Print Friendly and PDF


From my Instagram: Sugar Free (keto) Meringue Sprinkle Cookies



As with many sugarfree recipes there are some important notes.... 

The first note is the sprinkles.  If you want your meringue cookies to be sugarfree, you have to use sugarfree sprinkles.  Granted, there are so few sprinkles on each cookie, if you aren't cutting sugar because you have to, but simply because you want to cut down a little in your everyday foods, then you could certainly use regular sprinkles.  But if you can't do sugar at all; then you must use sugarfree.

Another note:  if it's a humid or wet day where you live and are making these, the egg whites are a bit cranky and might not want to whip up quite as well as they do on dry, hot, sunny days.  You can add cream of tartar to help, and use room-temperature eggs to help overcome this.  If all else fails and you have some meringue powder in the cupboard, add a tablespoon of that to your egg whites.  They will whip right up after that.

There are a couple more important little notes but I'll talk about those below in the recipe.

Admittedly... I don't actually use a recipe when I make these.  You don't really need one, because the basic idea is about 2 egg whites to each 1/3-1/2 ish cup of sugar or sweetener.  That's it. 

You can add vanilla or almond flavor (the two most used) if you wish.  But because egg whites can be a little temperamental, you can help them whip up to a nice stiff batter by adding a little cream of tartar, and it helps to whip them at room temperature - not straight from the refrigerator.   You can leave them out on the kitchen counter overnight if you want to make these in the morning.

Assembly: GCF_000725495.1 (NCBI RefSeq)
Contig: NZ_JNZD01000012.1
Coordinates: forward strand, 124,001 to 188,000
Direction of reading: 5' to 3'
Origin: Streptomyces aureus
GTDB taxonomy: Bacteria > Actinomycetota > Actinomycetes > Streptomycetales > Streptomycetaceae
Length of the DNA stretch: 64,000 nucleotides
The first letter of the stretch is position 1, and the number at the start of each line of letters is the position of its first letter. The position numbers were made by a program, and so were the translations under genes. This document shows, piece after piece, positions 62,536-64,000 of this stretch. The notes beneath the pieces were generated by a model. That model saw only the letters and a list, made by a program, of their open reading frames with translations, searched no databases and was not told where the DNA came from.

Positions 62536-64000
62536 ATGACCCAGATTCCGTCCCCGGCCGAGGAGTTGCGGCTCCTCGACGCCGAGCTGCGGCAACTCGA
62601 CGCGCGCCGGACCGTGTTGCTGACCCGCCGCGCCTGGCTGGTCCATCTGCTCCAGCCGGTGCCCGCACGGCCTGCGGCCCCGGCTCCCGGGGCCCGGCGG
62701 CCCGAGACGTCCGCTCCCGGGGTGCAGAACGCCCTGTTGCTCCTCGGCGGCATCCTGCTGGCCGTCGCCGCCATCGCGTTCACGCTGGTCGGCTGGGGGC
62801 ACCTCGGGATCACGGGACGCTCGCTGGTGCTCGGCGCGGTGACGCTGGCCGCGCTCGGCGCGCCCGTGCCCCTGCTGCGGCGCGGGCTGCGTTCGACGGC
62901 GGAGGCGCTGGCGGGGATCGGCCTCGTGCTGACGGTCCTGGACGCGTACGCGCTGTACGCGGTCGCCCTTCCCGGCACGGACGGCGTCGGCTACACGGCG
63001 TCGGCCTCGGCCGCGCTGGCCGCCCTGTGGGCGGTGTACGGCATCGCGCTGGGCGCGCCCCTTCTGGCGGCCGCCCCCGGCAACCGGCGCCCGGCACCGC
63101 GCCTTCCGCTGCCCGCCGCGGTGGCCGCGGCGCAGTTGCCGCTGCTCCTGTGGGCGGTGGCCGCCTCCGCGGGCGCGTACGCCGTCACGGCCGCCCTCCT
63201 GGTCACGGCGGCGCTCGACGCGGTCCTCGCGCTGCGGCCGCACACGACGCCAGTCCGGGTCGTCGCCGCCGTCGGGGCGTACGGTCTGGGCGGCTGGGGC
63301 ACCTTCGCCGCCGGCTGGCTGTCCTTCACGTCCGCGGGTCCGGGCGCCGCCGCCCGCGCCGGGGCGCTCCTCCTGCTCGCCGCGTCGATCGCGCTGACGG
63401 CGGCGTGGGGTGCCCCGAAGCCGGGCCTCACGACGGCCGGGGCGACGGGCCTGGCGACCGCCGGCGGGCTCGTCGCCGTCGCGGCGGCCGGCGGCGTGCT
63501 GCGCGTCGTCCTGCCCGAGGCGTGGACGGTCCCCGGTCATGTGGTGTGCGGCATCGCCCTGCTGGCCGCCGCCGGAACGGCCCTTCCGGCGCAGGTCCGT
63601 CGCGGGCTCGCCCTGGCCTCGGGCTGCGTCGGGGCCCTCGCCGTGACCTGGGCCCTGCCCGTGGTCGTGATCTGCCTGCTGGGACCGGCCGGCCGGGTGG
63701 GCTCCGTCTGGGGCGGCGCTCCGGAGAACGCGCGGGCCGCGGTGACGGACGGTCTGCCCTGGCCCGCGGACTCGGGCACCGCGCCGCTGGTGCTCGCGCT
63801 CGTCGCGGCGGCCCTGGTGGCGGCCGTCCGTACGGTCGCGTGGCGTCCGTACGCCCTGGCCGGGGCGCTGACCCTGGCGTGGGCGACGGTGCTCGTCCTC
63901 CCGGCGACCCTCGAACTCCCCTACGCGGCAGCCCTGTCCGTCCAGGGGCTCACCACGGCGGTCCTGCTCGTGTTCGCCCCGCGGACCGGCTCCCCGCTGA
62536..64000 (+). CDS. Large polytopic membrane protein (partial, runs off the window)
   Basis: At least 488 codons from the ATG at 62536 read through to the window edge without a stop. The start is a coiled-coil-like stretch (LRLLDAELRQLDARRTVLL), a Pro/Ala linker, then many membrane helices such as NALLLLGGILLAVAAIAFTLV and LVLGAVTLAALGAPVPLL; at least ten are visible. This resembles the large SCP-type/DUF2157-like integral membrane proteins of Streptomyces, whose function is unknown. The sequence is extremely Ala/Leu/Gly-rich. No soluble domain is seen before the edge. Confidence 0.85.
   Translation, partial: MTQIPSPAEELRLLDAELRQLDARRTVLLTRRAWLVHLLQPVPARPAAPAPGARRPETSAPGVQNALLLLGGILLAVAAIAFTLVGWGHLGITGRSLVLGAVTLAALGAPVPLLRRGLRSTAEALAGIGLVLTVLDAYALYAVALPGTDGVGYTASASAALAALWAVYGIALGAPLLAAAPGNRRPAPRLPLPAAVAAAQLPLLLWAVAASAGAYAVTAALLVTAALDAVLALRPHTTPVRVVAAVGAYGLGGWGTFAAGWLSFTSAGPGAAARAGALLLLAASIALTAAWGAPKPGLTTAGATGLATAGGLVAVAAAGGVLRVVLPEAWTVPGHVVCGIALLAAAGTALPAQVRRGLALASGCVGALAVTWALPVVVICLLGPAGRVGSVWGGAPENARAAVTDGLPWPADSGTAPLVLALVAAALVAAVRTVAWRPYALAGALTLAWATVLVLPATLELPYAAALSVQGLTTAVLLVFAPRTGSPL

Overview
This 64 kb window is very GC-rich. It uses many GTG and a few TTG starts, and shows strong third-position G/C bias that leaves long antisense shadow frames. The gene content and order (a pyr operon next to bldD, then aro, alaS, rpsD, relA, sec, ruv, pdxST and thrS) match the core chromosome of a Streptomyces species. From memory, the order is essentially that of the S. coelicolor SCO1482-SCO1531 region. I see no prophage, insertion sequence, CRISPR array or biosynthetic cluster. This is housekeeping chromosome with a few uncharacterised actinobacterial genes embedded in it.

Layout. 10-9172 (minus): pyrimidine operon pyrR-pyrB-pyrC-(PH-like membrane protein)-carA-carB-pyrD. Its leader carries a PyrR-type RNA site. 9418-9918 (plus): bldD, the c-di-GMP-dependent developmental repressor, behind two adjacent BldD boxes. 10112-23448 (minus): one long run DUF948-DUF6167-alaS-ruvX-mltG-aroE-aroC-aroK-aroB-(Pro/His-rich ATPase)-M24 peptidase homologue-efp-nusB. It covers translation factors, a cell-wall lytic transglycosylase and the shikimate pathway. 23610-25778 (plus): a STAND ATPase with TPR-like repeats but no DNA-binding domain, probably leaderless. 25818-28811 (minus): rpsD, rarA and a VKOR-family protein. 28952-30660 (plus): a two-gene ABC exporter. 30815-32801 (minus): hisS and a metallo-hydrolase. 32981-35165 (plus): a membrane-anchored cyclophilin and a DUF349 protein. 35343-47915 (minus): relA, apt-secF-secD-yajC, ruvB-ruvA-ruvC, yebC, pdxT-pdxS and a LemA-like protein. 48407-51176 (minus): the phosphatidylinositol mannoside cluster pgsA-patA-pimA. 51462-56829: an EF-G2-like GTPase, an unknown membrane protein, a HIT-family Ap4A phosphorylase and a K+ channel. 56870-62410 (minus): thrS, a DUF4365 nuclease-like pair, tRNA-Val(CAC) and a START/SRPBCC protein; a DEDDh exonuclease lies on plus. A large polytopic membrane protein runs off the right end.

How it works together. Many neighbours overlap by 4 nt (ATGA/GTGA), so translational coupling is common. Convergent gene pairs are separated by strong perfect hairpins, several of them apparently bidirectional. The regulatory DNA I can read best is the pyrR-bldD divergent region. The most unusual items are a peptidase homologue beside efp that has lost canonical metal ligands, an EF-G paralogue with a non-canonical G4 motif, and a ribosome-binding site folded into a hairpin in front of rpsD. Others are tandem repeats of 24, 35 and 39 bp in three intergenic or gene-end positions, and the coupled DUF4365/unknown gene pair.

Keto Sugar free Meringue Cookies
4 large egg whites 
1/4 t cream of tartar* 
little dash of salt - optional
3/4 c sugar free powdered sweetener*
1-2 t flavor extract of choice* 
Bake these on parchment paper.  In a bowl, with an electric hand mixer, beat the egg whites until they are frothy.  Add a bit of the cream of tartar and/or salt if you are using it to help the meringue whip.  Add your flavor extracts of choice (more on that below) and add the powdered sweetener by sprinkling as you continue to whip or mix, until stiff peaks form.

Spoon the mixture into a piping bag with any large star tip or if you don't have one, you can just put into a bag or baggy and cut the end off to pipe little circle mounds.  Pipe little stars or mounds until the batter is used up. Sprinkle the tops if you wish.  (You can also add a bit of food color to the batter if you want them colored or striped or even tie-dye.) 

Bake at a very low temperature (from 170 - 220 degrees but no higher)  for about 40-50 minutes depending on how large your little mounds/stars are. You can 'test' them by gently lifting a couple off the parchment.  They might be a tad bit moist in the center yet but basically will lift off the parchment easily.  If they are sticky or don't lift at all, give them another 5-6 minutes and check again.

When they basically lift off for you, just turn the oven off and prop open the oven door to vent, and just let the meringue cookies cool in the oven.   After about an hour you can remove them from the parchment and place them on a rack to cool completely.  They can be stored in an airtight container on the counter after that.
*if you want to use a meringue powder instead of cream of tartar that works great too.   Just add a tablespoon of the meringue powder (without sugar added) to your egg whites and beat stiff.